The brilliantly colored plumage of the bird of paradise, native to New Guinea, was used for headdresses to identify a tribe’s fighting men. Beyond New Guinea the feathers entered the collections of exotic goods that kings amassed as a sign and consequence of their wealth. They were part of the treasures of eighth-century kings in Sumatra and China. Trade in the plumes can be traced as far back as the first century B.C.E., and it continued until the 1920s, when the birds were almost extinct and fashions had changed.
Hunters in the area of New Guinea known as Bird’s Head captured the brightly colored male bird of paradise by shooting it with bow and arrow. The entire bird was then skinned and its legs, skull, and coarse wing feathers removed. The inner cavity was treated with wood ash and the prepared bird was smoke-dried. Birds for export were stored in sealed bamboo tubes or palm leaf wrappings and hung near fireplaces to protect them from damage by insects. Sailors from Indonesia’s Aru and Kai Islands, which lie off the Bird’s Head promontory, exchanged baked sago loaves for the plumes.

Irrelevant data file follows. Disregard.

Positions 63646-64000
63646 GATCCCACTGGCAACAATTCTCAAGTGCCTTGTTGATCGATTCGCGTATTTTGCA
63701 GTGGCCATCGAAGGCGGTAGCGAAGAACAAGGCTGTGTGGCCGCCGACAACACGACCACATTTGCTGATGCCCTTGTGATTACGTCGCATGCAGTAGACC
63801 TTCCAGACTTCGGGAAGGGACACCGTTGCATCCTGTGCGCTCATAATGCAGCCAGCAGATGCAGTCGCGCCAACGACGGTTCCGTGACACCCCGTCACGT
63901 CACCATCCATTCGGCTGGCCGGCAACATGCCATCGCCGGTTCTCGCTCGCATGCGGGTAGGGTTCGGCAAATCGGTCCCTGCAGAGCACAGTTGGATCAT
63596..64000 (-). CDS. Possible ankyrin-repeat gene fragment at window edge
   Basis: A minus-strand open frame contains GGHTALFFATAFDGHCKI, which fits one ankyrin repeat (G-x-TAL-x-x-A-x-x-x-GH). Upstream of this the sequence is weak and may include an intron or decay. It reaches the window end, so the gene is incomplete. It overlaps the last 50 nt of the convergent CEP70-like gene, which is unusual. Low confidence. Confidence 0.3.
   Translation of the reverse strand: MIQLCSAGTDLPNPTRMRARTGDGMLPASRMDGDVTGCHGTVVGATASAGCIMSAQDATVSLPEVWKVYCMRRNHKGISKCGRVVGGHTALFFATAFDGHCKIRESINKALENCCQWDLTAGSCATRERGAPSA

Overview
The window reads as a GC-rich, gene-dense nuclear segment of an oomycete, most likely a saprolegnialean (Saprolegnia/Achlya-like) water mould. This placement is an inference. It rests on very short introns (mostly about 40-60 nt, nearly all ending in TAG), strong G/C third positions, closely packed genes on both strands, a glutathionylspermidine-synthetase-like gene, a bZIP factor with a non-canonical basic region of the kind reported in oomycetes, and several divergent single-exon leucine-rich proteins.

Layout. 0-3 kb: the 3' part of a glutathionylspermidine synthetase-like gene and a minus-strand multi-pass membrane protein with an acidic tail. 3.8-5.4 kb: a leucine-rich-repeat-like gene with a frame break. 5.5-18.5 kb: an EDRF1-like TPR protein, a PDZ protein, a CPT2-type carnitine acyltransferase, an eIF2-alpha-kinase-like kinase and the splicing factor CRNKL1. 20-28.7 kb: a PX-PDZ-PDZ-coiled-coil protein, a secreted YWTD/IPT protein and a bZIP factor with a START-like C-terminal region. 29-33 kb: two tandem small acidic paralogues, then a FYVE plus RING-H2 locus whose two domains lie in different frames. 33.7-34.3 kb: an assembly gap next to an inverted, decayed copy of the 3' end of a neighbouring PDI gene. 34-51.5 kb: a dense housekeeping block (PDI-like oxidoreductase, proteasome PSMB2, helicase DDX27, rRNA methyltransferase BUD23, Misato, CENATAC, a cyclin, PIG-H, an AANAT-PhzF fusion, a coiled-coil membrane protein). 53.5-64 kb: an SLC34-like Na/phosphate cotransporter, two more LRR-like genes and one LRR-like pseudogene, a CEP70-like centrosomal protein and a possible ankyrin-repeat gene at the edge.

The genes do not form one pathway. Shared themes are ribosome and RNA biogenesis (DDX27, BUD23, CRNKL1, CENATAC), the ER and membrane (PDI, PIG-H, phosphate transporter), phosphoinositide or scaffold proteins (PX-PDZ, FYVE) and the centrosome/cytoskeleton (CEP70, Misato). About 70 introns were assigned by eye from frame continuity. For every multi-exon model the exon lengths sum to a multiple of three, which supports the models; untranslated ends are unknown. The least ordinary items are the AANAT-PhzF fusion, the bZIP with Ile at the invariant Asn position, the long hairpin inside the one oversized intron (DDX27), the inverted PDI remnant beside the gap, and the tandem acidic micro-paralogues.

By the time Portuguese traders sailed the seas of eastern Indonesia in 1512, they were witnessing intricate trade networks. Traders from the Aru and Kai islands brought bird of paradise feathers, parrot skins, and aromatic tree barks, together with their own locally processed sago loaves, to Banda. The Bandanese consumed sago as a food staple. They added the New Guinea products to their own nutmegs, coconuts, and fruit, then transported this cargo to the Maluku islands. Traders from south China and Indian ports sailed to Melaka and Java to pick up spices, aromatic woods, pearls, and feathers for imperial sales agents in China and markets in India. Arab traders who visited Indian ports carried the bird of paradise feathers and other jungle and sea produce to markets in the Middle East and, eventually, Europe. By the thirteenth century the feathers that formed the headdress of New Guinea warriors also adorned the helmets of knights in Europe’s courts.